The construction of an IT park – was initially proposed in 2011 by the Hambantota district MP Namal Rajapakse. After recently gaining Cabinet approval, 5000 acres in Hambantota have been set aside for this purpose and the project is now attracting international attention.
“Hambantota District, a part of the ancient Kingdom of Ruhuna, was the centre of a flourishing civilization from around 200BC. It is now on the road to a new era of economic progress and growth with development of Hambantota as a economic hub.” IBM
Though named a “park”, the area is not an entertainment locale: it’s basically a pre-designed, city-like construct intended by the Government to be (in the near future) a prime region for foreign economic and technological investment. As the Sunday Times stated in September 30th 2012, this project is part of the Government’s initiative to turn Sri Lanka’s IT sector into an $1 billion industry by 2016.
If implemented successfully, the Hambantota IT Park stands to become a technological hub to rival and outdo the existing technological center (Colombo). IBM is not the only company showing interest. Global processor manufacturer Intel is interested in setting up a chip manufacturing plant , Tech One Global (looks to be the first Sri Lankan BPO to set up in the Park), Mobitel, Sri Lanka insurance, Cosmos, the Shangri-La hotel chain also have plans there. Two foreign universities (one from Singapore, the other from India) are ready to commence operations. Between them, they’re expected to provide education for more than 5000 local and foreign students. While the Government has made previous attempts to boost Sri Lanka’s dismal IT literacy and the industry, this is the first move of such massive proportions.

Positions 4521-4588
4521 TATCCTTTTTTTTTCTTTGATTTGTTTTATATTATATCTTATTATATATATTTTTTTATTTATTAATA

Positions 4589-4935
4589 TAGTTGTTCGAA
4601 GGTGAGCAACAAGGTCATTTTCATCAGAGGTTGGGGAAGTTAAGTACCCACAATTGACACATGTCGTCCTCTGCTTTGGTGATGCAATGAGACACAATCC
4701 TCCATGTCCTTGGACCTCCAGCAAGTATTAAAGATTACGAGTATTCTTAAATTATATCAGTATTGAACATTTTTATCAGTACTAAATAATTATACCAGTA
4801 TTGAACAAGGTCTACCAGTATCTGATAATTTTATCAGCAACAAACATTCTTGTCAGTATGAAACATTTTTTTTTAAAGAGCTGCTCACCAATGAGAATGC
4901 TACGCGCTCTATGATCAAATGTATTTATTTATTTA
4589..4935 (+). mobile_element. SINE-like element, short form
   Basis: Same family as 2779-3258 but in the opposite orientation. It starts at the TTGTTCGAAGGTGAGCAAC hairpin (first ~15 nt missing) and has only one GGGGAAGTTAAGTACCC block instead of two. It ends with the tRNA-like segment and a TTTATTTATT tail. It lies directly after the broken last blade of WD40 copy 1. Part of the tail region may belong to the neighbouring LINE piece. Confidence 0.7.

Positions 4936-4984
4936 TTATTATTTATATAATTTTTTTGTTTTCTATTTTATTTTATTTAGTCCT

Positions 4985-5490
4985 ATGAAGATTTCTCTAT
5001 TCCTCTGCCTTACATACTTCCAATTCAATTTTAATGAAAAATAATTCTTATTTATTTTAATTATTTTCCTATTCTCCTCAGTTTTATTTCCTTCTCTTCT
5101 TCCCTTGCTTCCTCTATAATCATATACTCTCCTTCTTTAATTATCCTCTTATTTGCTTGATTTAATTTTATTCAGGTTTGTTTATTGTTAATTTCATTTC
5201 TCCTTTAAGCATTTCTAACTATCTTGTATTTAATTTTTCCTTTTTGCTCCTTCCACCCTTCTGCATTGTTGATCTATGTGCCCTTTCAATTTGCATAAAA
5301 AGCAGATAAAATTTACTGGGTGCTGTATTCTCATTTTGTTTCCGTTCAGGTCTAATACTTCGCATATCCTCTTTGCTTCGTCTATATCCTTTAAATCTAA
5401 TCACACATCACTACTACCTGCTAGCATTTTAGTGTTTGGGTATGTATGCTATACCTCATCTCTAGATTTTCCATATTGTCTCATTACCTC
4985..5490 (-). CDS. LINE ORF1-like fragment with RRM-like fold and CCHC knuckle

Valid doubts have been raised by independent blogger and industry expert W.G.T. Fernando about the viability of the park: firstly, that the necessary skills exist among the Hambantota population, and secondly, whether changes in government might one day render this project a failure. The majority of Sri Lanka’s IT skills are concentrated in Colombo, providing outsourced solutions to foreign slients.
Nevertheless, enough infrastructure is available in the area already. Several groups – notably the ICTA with their e-Sri Lanka initiative – are backing the effort. Sri Lanka’s second airport (Hambantota Magam Ruhunupura Airport) is in Hambantota. There’s also the famous harbor nearby, not to mention a wind farm. Once the issue of water supply is solved, the region would be well on its way to competing with Colombo to be the commercial capital.
As IBM has stated on their website, Hambantota is on the path of progress. Economically and well as technologically. Mega-corporations like Intel and IBM setting up shop in Sri Lanka could very well mean an IT boom like the one that revolutionized Bangalore. The system of services that arise to meet the demands of workers in these companies would, in turn, trigger a wave of investment and job opportunities in Hambantota. Either way, whether the local talent is employed, or foreign coders and techies are flown in, Sri Lanka stands to gain.
While Daily FT dubs this project “the first IT park in Sri Lanka”, we have to state that gihangamos correctly pointed out that this is actually the SECOND. The first such project was the Orion City IT Park located at 752, Dr. Danister De Silva Mw, Colombo – 09: a private-sector venture that was perhaps a little too ahead of its time.